Bernard Cornwell Quote

The first sound was the bowstrings, the snap of five thousand hemp cords being tightened by stressed yew, and that sound was like the devil’s harpstrings being plucked. Then there was the arrow sound, the sigh of air over feathers, but multiplied, so that it was like the rushing of a wind. That sound diminished as two clouds of arrows, thick as any flock of starlings, climbed into the gray sky. Hook, reaching for another broadhead, marveled at the sight of five thousand arrows in two sky-shadowing groups. The two storms seemed to hover for a heart’s beat at the height of their trajectory, and then the missiles fell. It was Saint Crispin’s Day in Picardy. For an instant there was silence. Then the arrows struck. It was the sound of steel on steel. A clatter, like Satan’s hailstorm.

Bernard Cornwell

The first sound was the bowstrings, the snap of five thousand hemp cords being tightened by stressed yew, and that sound was like the devil’s harpstrings being plucked. Then there was the arrow sound, the sigh of air over feathers, but multiplied, so that it was like the rushing of a wind. That sound diminished as two clouds of arrows, thick as any flock of starlings, climbed into the gray sky. Hook, reaching for another broadhead, marveled at the sight of five thousand arrows in two sky-shadowing groups. The two storms seemed to hover for a heart’s beat at the height of their trajectory, and then the missiles fell. It was Saint Crispin’s Day in Picardy. For an instant there was silence. Then the arrows struck. It was the sound of steel on steel. A clatter, like Satan’s hailstorm.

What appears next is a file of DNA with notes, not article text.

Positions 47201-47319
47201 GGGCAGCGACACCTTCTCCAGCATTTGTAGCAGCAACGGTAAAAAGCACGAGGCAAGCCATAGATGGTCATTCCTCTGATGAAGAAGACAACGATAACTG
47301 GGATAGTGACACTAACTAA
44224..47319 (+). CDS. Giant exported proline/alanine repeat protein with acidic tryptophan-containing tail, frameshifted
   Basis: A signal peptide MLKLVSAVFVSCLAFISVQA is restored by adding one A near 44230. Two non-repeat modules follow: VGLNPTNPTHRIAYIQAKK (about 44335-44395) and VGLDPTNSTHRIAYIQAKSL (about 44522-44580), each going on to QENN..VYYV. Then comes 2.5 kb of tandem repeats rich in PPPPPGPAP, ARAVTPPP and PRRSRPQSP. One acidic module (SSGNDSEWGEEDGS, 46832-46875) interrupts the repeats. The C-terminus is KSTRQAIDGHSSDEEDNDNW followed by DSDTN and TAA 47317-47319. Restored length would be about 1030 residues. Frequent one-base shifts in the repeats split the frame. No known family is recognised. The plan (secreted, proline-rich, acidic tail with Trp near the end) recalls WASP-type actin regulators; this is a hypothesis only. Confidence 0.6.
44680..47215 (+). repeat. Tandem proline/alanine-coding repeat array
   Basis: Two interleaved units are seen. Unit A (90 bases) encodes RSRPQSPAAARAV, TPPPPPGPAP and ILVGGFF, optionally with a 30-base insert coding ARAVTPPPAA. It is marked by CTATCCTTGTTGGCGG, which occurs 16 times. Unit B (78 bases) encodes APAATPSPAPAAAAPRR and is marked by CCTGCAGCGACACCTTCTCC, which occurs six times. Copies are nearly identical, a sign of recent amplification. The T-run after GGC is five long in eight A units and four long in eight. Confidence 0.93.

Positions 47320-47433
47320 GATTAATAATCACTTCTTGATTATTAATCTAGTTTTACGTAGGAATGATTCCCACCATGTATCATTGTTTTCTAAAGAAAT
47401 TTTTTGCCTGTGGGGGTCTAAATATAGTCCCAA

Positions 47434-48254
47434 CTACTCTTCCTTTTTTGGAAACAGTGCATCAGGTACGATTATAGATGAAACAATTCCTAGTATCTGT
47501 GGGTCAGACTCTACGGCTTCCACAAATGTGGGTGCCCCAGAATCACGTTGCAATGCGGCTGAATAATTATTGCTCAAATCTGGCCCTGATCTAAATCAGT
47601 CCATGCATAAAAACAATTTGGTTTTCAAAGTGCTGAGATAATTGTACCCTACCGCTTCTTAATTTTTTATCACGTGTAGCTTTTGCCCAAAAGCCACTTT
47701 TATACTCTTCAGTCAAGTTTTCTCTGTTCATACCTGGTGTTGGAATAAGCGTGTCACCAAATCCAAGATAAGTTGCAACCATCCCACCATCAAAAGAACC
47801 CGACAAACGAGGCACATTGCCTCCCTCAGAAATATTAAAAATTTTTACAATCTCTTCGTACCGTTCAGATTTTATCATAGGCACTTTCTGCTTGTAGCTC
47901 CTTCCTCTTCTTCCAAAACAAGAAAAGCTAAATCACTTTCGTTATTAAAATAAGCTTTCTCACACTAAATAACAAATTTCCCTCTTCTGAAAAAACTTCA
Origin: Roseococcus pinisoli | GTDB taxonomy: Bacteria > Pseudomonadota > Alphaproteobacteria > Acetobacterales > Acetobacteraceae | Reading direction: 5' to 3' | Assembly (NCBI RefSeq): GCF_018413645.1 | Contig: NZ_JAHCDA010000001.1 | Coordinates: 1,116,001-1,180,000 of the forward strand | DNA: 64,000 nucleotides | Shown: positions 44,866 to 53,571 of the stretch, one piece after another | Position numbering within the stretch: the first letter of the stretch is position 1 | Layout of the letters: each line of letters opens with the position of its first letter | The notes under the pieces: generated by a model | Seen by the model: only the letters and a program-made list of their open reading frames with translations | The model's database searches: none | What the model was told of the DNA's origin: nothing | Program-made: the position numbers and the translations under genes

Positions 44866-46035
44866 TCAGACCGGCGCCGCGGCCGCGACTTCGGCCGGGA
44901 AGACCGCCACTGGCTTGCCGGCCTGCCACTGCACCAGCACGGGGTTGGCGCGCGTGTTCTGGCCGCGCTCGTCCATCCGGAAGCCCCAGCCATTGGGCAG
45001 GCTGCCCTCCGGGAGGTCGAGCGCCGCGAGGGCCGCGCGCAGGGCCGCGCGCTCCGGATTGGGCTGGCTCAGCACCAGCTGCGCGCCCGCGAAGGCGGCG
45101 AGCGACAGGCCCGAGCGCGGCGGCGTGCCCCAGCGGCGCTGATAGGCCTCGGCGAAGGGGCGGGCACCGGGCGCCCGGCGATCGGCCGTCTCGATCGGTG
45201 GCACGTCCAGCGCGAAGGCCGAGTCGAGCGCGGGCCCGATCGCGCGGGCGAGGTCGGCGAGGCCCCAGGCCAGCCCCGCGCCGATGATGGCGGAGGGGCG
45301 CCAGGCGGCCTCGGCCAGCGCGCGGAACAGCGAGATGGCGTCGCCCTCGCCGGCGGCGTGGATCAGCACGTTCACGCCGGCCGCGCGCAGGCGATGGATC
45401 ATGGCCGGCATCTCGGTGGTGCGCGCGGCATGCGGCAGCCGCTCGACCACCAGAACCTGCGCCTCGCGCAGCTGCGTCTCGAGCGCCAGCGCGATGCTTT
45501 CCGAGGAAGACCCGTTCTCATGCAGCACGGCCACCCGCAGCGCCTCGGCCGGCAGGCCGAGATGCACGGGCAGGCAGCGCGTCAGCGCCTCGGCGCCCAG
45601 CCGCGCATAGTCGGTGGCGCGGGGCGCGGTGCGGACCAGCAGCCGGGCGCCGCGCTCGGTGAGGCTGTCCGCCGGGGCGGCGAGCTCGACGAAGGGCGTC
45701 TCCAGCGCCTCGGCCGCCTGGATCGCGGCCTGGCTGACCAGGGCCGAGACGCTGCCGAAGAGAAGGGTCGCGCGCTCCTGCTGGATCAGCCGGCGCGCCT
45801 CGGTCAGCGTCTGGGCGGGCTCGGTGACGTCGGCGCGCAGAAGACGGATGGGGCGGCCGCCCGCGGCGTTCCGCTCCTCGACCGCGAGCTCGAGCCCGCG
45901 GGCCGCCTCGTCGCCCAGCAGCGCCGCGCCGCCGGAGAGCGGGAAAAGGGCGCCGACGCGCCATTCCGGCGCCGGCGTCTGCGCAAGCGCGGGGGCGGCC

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About Bernard Cornwell

Bernard Cornwell (born 23 February 1944) is an English-American author of historical novels and a history of the Waterloo Campaign. He is best known for his novels about Napoleonic Wars rifleman Richard Sharpe. He has also written the Saxon / Last Kingdom stories about King Alfred and the making of England.
He has written historical novels primarily based on English history, in five series, and one series of contemporary thriller novels. A feature of his historical novels is an end note on how they match or differ from history, and what one might see at the modern sites of the battles described. He wrote a nonfiction book on the battle of Waterloo, in addition to the fictional story of the famous battle in the Sharpe series. Two of the historical novel series have been adapted for television: the Sharpe television series by ITV and The Last Kingdom by BBC. He lives in the US with his wife, alternating between Cape Cod, Massachusetts, and Charleston, South Carolina.